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Traffic Lessons from Half Way Across the World – How to Reduce Hit and Runs

Monday, February 20, 2017 22:34
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(Before It's News)

Cebu, Philippines, and the immediate suburbs are about a million people.  Traffic there makes Houston’s traffic seem smooth and calm.  Mandaue City is an immediate suburb that shares in the area’s traffic woes.  However, Mandaue City has implemented a state of the art traffic control system which, by local reports, caused a significant improvement in traffic flow.  A local blog about the system can be found here.

The short version is the city connected cameras to the traffic lights via fiber optic cables, and the images are sent to a central traffic control station.  The lights are interconnected and controlled by the traffic control station which can change signal duration on the fly.  The duration is displayed on a timer that counts down similar to a crosswalk timer.  The purported benefits are 1) less congestion 2) saving 10 gallons/year in fuel consumption per vehicle and 3) crime deterrence.  Establishing a similar system in Houston will help reduce surface street congestion, but won’t do anything to help the highways.

Having less congestion and reduced fuel consumption is nice.  However, crime deterrence is where significant impact can be felt.  Houston has a significant no/expired auto insurance problem, and a significant hit and run problem.  The following tables quantify the problem.  They were provided by TxDOT pursuant to the requirements of the federal highway safety laws and are subject to the disclaimer at the end of the post.

In order to be a reportable accident either $1,000 in damage or an injury occurred.

Hit-and-Run

Crash Year Fatal Crashes Incapacitating Injury Crashes Non-Incapacitating Injury Crashes Possible Injury Crashes Non-Injury Crashes Unknown Injury Crashes Total Crashes
2010 21 60 334 863 3,263 798 5,339
2011 23 59 312 920 3,636 759 5,709
2012 15 106 479 1,332 4,771 1,048 7,751
2013 28 79 495 1,359 5,538 1,187 8,686
2014 33 108 560 1,605 6,590 1,221 10,117
2015 25 131 551 1,653 7,799 1,361 11,520
2016 39 134 636 1,748 8,164 1,370 12,091

No/Expired Insurance

Crash Year Fatal Crashes Incapacitating Injury Crashes Non-Incapacitating Injury Crashes Possible Injury Crashes Non-Injury Crashes Unknown Injury Crashes Total Crashes
2010 82 340 1,398 3,034 7,788 1,096 13,738
2011 78 286 1,191 2,801 7,600 1,087 13,043
2012 90 402 1,503 3,742 9,188 1,427 16,352
2013 74 293 1,518 3,727 10,145 1,631 17,388
2014 72 364 1,620 4,275 11,765 1,665 19,761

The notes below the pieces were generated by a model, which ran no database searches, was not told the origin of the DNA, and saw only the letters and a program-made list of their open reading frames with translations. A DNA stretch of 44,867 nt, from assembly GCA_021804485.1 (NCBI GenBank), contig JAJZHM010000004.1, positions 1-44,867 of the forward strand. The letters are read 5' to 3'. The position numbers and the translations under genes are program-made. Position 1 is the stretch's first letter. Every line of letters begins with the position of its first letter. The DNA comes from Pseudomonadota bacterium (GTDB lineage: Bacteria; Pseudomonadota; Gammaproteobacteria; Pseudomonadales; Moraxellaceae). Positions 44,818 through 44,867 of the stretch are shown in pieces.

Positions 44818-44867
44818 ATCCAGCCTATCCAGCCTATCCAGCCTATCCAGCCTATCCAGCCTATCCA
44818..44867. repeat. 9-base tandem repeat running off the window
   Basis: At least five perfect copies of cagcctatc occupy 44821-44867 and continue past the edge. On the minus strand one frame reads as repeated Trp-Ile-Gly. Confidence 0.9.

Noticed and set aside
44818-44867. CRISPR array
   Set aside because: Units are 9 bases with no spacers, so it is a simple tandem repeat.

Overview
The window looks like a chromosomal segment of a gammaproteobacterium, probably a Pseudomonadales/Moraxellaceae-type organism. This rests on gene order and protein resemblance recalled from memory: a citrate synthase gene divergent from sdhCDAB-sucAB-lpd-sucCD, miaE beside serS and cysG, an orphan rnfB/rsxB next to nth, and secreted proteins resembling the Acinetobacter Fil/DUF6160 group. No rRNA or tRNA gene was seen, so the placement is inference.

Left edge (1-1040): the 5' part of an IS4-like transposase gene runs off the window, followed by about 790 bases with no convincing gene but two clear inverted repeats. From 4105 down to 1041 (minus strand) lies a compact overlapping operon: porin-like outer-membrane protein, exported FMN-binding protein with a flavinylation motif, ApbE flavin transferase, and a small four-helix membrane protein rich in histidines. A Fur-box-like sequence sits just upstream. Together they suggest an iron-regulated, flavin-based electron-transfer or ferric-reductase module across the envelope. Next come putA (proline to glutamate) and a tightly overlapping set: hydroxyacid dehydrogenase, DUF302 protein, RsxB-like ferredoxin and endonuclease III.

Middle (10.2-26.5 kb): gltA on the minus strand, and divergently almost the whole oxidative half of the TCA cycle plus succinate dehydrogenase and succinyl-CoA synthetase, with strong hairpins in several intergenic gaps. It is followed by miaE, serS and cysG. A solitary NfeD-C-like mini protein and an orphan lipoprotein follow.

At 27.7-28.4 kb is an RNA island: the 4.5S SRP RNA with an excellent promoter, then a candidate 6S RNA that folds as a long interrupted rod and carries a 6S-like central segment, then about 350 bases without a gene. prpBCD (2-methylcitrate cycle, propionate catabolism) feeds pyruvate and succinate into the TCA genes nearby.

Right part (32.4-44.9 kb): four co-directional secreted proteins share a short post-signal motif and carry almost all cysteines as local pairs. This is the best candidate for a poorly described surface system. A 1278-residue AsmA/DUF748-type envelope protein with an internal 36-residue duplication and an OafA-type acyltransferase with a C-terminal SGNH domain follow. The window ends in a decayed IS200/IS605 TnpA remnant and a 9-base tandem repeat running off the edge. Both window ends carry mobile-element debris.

2015 69 422 1,583 4,322 13,291 1,892 21,579
2016 103 423 1,801 4,538 13,997 1,869 22,731

Both No/Expired Insurance and Hit-and-Run

Crash Year Fatal Crashes Incapacitating Injury Crashes Non-Incapacitating Injury Crashes Possible Injury Crashes Non-Injury Crashes Unknown Injury Crashes Total Crashes
2010 13 40 210 520 2,144 557 3,484
2011 16 48 216 648 2,704 566 4,198
2012 10 73 352 1,021 3,656 799 5,911
2013 20 55 370 1,012 4,248 871 6,576
2014 21 80 423 1,234 5,135 912 7,805
2015 17 95 391 1,273 5,939 981 8,696
2016 33 107 487 1,344 6,432 1,033 9,436

The following tables are derived from the tables above

Percentage of hit and run with no/expired insurance

Crash Year Percentage  Uninsured
2010 65.2
2011 73.5
2012 76.2
2013 75.7
2014 77.1
2015 75.4
2016 78.0

On average 74.44% of the hit and run accidents involve uninsured drivers.

However, the following table is more troubling.

Percentage of no/expired insurance drivers who run.

Crash Year Percentage Run
2010 38.8
2011 43.7
2012 47.4
2013 49.9
2014 51.1
2015 53.3
2016 53.1

The number of uninsured drivers who run is steadily increasing.  This suggests either 1) drivers do not fear the consequences of running or 2) an underlying situation exists that makes the fear of staying more compelling than the fear of running.  (Outstanding warrant as an example.)

So can be done to reduce the number of hit-and-run accidents?  Given the high incidence of uninsured drivers simply looking for that sliver of drivers will reduce the rate.  This can be accomplished by focusing law enforcement personnel in areas more likely to have the violators.  Simply have officers positioned in the ‘U’ turns under the main highways and check for registration stickers.

Another option is to do a warrant roundup with the option to voluntarily appear and make arrangements before the roundup begins.  Removing the fear of consequences for staying will lead to less drivers running.  As a bit of lagniappe, both ways generate revenue for the City and the former encourages insurance rates to rise while the latter gives individuals an opportunity to clear the slate and void future peril.

Disclaimer (taken directly from TxDOT)

Federal highway safety laws require the state to create this crash database for use in obtaining federal safety improvement funds. Section 409 of Title 23 of the United States Code, forbids the discovery and admission into evidence of reports, data, or other information compiled or collected for activities required pursuant to Federal highway safety programs, or for the purpose of developing any highway safety construction improvement project, which may be implemented utilizing federal-aid highway funds, in tort litigation arising from occurrences at the locations addressed in such documents of data.  Information that is not available to a party in civil litigation may be confidential under state law pursuant to Tex. Gov’t. Code Sec. 552.111.

The post Traffic Lessons from Half Way Across the World – How to Reduce Hit and Runs appeared first on Big Jolly Politics.



Source: http://bigjollypolitics.com/traffic-lessons-from-half-way-across-the-world/

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